This article was originally published on Oasis.
Starting a new company in the same industry you grew up in may come with advantages, as you might be packed with insights and mature industry practices from day one. Yet, as a second-generation founder, you should also be more aware of some deep-rooted problems that the sector presents.
Alvin Ea grew up side by side with his dad’s haulage company, Hub Logistics. Still, instead of inheriting his family’s business and doing things the traditional way, he decided to “disrupt himself” by founding a new logistic service company, Haulio. Ea’s container haulage platform leverages newer technologies to digitize logistics procedures that previously depended on hand-written paper and sheets.
As CEO of Haulio, Ea aims to advance the digitalization of haulage in Southeast Asia by 2025. Recently, Oasis sat down with Ea to discuss the challenges faced by second-generation founders and his plan to innovate the logistic business.
The following interview has been edited and consolidated for brevity and clarity.
Oasis (OA): How and why did you go into the haulage business?
Alvin Ea (AE): I grew up wanting to be a policeman or soccer player. However, I would also follow my father to the warehouse to unload goods, which developed into a passion, and eventually, a responsibility.
I was the eldest of three at home, and I saw my dad getting older, which was why I went back to my family business. Hub Logistics gave us an excellent platform to reimagine how things could be done. Hopefully, more second-generation individuals will step out of their family business to leverage what they have and combine it with newer technologies to solve significant problems within their industry.
OA: What were the challenges you faced when doing business with your family?
AE: One big challenge was the need to draw a line between family and business. Within my family, for instance, my dad was my father and my boss. In the early stages of my career, I spent five to six years working with him and later with my wife and brothers. You have to know when to switch off. The board meeting room and the dining table are very different—you cannot bring work matters into the family. Without those boundaries, it becomes challenging. Whenever my father wanted to talk about work, I typically asked him to go for a walk instead of talking about it at home. That helped to draw the boundaries.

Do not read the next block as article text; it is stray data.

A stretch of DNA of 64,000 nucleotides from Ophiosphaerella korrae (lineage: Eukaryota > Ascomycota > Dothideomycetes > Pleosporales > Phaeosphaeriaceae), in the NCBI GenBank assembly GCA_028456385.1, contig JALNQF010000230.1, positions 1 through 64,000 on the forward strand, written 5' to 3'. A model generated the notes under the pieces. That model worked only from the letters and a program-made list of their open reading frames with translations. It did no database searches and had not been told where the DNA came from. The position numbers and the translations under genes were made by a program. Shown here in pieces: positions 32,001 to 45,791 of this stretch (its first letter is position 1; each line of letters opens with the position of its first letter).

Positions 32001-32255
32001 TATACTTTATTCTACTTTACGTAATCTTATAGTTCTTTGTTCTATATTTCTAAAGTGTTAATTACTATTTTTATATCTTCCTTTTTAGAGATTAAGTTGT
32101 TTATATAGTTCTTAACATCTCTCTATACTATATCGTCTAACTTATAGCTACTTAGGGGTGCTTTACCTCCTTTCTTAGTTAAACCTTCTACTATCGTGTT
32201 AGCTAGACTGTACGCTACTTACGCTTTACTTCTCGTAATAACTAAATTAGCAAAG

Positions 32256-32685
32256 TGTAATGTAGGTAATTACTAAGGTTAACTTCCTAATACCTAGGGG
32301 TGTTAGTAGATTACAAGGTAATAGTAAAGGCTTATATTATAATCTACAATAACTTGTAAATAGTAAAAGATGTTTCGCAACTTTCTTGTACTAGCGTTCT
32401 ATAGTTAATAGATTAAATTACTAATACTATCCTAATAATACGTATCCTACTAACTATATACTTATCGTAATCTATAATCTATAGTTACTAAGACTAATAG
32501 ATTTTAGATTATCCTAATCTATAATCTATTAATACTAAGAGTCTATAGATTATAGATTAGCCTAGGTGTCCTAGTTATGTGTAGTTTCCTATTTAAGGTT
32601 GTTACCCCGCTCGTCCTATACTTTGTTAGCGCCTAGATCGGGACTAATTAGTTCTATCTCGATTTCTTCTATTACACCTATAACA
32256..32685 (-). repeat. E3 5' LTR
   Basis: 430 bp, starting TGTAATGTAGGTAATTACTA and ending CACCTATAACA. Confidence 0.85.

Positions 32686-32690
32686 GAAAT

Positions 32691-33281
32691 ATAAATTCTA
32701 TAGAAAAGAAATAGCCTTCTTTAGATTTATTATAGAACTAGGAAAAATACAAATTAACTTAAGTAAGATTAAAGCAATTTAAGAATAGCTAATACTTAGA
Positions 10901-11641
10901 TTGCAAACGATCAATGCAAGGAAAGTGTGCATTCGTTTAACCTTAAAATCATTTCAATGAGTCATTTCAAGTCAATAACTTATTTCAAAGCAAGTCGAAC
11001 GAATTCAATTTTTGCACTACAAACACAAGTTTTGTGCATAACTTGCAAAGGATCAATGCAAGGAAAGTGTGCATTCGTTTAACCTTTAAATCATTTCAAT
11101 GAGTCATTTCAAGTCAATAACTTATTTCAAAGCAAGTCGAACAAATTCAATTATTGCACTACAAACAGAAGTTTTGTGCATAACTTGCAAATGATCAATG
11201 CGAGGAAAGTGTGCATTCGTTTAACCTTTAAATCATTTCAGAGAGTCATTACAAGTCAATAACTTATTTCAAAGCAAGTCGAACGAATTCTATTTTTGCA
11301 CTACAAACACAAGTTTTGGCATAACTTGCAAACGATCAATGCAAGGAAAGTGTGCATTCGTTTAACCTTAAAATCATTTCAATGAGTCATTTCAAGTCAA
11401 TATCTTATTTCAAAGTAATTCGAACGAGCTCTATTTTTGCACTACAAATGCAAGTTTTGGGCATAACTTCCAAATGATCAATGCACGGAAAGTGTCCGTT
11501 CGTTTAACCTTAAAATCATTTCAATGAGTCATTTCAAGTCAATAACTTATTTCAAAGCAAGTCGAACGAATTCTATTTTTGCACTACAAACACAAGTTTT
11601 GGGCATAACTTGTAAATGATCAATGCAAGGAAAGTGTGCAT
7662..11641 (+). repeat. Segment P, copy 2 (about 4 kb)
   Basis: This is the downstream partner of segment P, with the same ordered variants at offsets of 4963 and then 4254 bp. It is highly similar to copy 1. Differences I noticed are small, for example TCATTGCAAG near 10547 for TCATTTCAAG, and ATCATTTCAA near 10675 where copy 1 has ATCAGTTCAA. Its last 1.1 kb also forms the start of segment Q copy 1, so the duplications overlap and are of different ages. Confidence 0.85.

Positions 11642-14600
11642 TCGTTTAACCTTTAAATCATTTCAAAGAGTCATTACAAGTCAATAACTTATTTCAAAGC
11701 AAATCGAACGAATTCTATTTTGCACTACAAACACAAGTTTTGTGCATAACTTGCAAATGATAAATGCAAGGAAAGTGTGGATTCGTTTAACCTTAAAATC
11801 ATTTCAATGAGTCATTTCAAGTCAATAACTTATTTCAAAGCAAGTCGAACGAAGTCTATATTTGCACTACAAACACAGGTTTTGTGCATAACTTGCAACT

Another issue I faced was the generational gap between my father and me. We have very different philosophies. Yet, don’t get me wrong, older folks can also translate into the new digital future as well. My dad, for example, embraces new technologies and is aware of the need to change.
However, it also takes two hands to clap. Previously, I was a bit too aggressive for change. For me, it was a new start, but for my father, there were 25 years of hard work at stake.
OA: What did you learn about the industry while working with your dad in the family business?
AE: In the past 18 months, I think more people started to realize the significance and presence of the haulage industry. Every supply chain is only as strong as its weakest link. The supply chain industry is huge, and many of the upstream things you don’t see–the manufacturing, raw materials, finished goods–are all powered by shipping and haulage.
OA: Is that why you decided to start your own logistic business outside of your family company?
AE: It’s essentially a part of my personal story. I started Haulio to disrupt myself. I used to be a traditional trucking business operator (with my father). We encountered many problems, and while I was looking for solutions, I realized those solutions would not only help my business but the whole industry.
I grew up with truck drivers. Many of them have been doing the same thing for the past 20 years, and they’ve been using fax machines and pen and paper to run their businesses. Now, they are kind of left behind in this new digital era because they want to change but don’t have the know-how.
The industry is very fragmented. It takes quite a bit of money to become a big trucking company, but founders won’t necessarily know how to leverage digital systems and be more efficient in their operations. It was also a problem I faced in my old trucking company.
OA: How are you bringing innovations to the industry with Haulio?
AE: At Haulio, our mission is to empower the lives of all truck drivers across Southeast Asia. The interesting thing about our industry is that only your competitors often have the resources to help you. Ships are getting bigger. This means that more activity and labor are needed to move the containers in a shorter span of time. Yet, the speed of distribution and supply is always limited by the number of trucks you own—It doesn’t make sense to buy more trucks just to deal with a spike, so that’s when competitors would come to help out. This is the situation Haulio aims to address. We pride ourselves on enabling sharing.
Beyond that, we are trying to uplift a digital transformation in the whole supply chain. Many of our customers are bringing their operations online. We give them the right tools and technology to do that themselves and set a new standard.
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